A couple of days ago brand new data complied by the National Center for Health Statistics was released and the...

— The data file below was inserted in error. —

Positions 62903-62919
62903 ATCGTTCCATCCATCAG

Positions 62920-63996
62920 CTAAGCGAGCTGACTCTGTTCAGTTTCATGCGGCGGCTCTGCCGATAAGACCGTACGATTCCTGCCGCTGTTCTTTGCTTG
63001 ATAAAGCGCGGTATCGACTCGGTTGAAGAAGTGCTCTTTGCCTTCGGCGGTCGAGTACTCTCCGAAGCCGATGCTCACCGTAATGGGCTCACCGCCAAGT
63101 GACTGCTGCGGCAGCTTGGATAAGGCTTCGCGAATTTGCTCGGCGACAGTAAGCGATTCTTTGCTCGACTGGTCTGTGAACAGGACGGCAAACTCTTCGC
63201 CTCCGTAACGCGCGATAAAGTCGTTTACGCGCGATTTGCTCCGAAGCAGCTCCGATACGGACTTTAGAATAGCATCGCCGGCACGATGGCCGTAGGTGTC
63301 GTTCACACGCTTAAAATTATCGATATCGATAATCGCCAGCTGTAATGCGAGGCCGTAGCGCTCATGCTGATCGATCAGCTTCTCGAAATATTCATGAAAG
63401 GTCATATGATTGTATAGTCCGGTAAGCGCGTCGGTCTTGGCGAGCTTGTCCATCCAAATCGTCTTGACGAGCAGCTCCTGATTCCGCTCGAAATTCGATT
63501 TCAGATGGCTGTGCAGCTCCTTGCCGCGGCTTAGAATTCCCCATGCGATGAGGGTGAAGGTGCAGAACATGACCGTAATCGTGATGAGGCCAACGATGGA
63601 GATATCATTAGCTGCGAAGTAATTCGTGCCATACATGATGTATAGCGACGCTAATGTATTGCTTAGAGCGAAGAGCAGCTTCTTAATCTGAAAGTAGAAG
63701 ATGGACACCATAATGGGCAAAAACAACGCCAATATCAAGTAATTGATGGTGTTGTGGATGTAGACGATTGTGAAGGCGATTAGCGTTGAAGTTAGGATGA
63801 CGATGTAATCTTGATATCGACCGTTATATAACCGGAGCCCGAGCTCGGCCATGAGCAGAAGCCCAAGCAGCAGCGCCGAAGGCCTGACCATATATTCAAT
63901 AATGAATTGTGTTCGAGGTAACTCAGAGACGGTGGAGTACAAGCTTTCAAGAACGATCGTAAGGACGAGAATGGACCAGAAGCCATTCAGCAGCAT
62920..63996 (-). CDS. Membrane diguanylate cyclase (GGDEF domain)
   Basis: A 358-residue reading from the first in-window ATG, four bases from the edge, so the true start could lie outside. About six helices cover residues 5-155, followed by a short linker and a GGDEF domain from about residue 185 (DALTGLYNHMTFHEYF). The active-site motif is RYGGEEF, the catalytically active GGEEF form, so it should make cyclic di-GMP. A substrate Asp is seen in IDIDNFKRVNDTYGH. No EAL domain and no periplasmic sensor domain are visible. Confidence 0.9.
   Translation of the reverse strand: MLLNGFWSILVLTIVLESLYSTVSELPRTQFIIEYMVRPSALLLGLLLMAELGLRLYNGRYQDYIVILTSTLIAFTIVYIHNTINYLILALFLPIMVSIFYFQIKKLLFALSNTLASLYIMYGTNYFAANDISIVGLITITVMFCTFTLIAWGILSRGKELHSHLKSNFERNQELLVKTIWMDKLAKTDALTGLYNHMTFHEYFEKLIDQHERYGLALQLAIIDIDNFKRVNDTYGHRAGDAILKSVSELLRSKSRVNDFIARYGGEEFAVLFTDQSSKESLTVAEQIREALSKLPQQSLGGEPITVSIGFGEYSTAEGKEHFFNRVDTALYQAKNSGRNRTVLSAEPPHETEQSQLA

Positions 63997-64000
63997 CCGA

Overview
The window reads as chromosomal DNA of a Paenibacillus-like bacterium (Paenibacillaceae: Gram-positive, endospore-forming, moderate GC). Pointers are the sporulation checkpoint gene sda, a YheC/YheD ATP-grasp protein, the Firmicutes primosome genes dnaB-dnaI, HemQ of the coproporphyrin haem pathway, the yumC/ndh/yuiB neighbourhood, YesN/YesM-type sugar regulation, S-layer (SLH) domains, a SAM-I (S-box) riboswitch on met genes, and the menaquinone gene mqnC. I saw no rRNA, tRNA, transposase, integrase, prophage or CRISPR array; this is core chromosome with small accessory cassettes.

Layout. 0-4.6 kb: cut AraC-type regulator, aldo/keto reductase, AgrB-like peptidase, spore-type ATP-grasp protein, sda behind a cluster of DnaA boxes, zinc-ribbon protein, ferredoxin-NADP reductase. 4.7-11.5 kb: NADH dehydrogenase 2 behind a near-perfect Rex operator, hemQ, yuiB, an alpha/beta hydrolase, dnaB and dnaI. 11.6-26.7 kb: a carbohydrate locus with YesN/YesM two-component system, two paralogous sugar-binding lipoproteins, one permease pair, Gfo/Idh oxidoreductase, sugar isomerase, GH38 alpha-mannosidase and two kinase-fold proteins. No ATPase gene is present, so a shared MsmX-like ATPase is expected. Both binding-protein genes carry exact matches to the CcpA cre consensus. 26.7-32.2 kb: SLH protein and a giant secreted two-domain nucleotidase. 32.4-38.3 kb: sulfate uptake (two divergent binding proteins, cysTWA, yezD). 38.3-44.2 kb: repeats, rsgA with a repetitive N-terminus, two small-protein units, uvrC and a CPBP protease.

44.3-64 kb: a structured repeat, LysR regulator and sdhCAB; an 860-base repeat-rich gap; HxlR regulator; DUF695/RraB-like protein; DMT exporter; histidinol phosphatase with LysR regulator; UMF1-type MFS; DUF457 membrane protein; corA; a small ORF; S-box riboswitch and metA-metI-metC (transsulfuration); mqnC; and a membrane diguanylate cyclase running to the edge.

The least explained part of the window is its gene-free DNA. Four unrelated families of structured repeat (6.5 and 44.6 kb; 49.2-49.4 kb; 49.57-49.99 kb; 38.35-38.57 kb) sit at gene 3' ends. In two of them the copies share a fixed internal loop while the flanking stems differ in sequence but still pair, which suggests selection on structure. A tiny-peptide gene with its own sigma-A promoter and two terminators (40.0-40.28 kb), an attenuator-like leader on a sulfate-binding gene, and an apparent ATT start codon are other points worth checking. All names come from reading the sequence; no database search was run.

A couple of days ago brand new data complied by the National Center for Health Statistics was released and the preterm birth rates don't look good. In 2005 the preterm birth rates rose and now the newest set of data for 2006 shows another continuing increase. Furthermore in the past few years science has learned even more about the harmful consequence of preterm birth which only compounds the issue. In the official press release regarding this new data, Dr. Jennifer L. Howse, president of the March of Dimes notes,"The more we learn about the terrible consequences of an early birth, the more determined the March of Dimes is to understand what causes preterm birth and how it can be prevented. That's why we are supporting a U.S. Surgeon General's conference for 2008 to bring together experts and develop a national agenda to prevent preterm labor and delivery." Preterm means that a baby is born at or before 37 weeks. The last rise in preterm births was up 12.5% from the previous year and about a total of 525,000 babies were born prematurely in 2005. Rates are going up though, so even more babies may be affected negatively by preterm birth. Prematurity is not only growing but is also the leading cause of death in the first month of life for babies. Both early and later preterm babies are at risk for respiratory distress syndrome, nutrition problems, hypothermia, jaundice and delayed brain development. According to the March of Dimes premature births cost the U.S alone more than "$26.2 billion in medical and educational costs and lost productivity and average first year medical costs were about 10 times greater for preterm than for term infants." The March of Dimes works hard to stop as many premature births as possible. You can learn more about the best ways to insure a healthy nine month long pregnancy, the campagin to stop prematurity, premature birth costs to families and businesses, and connect with families who have premature babies at the March of Dime's website.

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